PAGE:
Calculating where a stop should be placed often proves to be a two-part question involving both the movement of the underlying and the price of the option. Sometimes they can't be separated. If the most logical stop will produce a loss that's unacceptably large, such as 10 percent of the account total, then the trade shouldn't be entered at all. The stop is too far away, no matter how close it seems when viewing the underlying's movements.
When I first began trading, I read an article which suggested that if an option had lost a third of its value, the trade probably wasn't working. I used that parameter for a while, but that parameter doesn't factor in how expensive the option was in the first place and what the size of the trader's account is in the second place. How much of a dollar-amount loss you can sustain must always be part of the decision before a trade is entered. If the most logical stop would result in a loss bigger than you can sustain, the trade shouldn't be entered.
This discussion so far has centered on trades initiated on the basis of trendline, chart formation or moving-average violations. Trades initiated on this basis probably require hard stops based on the underlying's price, as long as the appropriate dollar-amount loss for one's account is heeded, too. A trader who initiated a trade on the basis of a trendline, chart formation or moving-average violation, either to the upside or downside, is thinking that the violation means that a certain type of trade is appropriate. If the underlying's price then reverses that breakout, the trader's thinking is proven wrong and the trade isn't working.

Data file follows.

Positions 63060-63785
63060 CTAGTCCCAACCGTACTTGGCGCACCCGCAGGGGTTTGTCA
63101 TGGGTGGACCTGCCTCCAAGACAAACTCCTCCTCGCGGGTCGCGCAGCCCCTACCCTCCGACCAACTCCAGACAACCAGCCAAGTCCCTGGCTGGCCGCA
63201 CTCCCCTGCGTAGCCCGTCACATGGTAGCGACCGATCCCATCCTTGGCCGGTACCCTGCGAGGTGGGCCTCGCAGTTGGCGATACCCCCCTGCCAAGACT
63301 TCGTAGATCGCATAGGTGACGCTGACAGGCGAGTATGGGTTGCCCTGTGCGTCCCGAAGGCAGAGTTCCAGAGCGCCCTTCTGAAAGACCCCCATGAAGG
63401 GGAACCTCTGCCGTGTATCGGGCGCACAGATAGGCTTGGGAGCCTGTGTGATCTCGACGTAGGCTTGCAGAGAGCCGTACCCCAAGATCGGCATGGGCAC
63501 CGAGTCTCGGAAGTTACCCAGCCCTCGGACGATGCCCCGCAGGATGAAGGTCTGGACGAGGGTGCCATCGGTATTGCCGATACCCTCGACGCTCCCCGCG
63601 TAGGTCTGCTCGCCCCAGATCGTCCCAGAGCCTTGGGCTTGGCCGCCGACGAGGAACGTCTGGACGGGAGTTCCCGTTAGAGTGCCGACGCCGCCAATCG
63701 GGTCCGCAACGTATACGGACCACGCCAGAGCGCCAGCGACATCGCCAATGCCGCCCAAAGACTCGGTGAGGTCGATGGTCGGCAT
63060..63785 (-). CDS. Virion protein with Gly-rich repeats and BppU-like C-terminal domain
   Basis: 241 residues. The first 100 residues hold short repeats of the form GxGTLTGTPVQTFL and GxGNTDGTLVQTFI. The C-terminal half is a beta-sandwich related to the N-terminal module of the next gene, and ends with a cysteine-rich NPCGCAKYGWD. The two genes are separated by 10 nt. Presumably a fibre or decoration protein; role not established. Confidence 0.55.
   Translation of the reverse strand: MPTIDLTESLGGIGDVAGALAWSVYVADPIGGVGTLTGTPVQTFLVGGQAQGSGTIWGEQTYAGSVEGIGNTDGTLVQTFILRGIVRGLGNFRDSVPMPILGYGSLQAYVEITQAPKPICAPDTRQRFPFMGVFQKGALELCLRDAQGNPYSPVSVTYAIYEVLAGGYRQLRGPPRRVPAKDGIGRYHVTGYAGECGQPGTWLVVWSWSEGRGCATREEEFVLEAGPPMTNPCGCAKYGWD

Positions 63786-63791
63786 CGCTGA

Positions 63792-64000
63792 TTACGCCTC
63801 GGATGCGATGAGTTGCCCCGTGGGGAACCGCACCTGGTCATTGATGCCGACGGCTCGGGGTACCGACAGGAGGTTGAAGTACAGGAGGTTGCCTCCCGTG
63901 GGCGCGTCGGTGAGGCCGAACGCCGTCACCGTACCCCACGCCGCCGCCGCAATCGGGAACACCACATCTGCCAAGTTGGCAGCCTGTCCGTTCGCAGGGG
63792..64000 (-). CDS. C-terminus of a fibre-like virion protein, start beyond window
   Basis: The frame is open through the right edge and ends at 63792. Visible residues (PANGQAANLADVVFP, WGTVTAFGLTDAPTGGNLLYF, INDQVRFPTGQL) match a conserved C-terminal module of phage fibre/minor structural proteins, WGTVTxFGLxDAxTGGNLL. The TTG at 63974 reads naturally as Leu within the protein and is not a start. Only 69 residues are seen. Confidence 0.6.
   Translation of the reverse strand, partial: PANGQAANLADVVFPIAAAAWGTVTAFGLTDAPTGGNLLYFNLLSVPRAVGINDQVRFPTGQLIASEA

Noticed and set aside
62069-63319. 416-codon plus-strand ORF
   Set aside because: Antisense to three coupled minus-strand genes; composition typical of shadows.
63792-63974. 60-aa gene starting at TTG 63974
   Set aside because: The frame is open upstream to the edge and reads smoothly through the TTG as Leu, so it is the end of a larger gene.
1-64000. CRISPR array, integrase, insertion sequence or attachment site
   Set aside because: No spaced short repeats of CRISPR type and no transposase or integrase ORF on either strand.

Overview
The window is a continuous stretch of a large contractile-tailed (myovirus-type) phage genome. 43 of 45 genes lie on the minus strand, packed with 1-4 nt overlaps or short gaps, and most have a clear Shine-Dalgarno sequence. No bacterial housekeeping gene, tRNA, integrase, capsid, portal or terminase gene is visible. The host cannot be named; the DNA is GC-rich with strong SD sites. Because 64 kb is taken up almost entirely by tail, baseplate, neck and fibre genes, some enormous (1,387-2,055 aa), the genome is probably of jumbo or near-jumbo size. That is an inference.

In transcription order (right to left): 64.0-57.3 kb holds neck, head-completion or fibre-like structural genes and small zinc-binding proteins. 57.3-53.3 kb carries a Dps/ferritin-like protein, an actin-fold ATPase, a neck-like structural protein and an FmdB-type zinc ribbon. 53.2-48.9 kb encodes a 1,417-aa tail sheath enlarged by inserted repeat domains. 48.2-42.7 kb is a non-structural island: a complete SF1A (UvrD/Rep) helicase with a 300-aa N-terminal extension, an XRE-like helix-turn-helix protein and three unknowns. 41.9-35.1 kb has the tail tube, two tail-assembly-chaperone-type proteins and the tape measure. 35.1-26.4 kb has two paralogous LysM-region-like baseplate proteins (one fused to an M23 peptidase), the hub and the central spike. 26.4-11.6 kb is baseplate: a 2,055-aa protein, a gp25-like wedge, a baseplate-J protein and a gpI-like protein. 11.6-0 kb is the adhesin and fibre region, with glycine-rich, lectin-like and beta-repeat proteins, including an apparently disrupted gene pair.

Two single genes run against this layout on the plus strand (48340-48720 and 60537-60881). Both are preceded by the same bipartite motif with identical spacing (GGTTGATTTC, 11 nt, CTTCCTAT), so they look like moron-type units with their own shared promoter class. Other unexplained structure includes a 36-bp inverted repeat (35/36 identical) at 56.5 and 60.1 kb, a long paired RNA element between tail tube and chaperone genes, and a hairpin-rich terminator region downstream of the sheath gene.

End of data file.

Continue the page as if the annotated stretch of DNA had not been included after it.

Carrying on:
Another time when the most logical stops would be based on the price of the underlying would occur when the trader is thinking that support or resistance in the form of previous swing highs or lows will hold rather than break. For example, right before the bar in which prices broke through that trendline, prices had closely approached it. RSI had reached a level from which it often reverses. We had experienced many mornings when an initial downturn had been met with buying, with one occurring just the day before the breakdown. A trader with a bullish bias might have thought that close approach to the trendline was a good opportunity to enter a bullish trade. If so, that trader would soon have been proven wrong. This time, a stop might have been set at least 3.2 points below the location of the trendline at 1088.50, so at 1085.30 or lower. That stop would have been hit on the same 10-minute bar in which the trade was entered.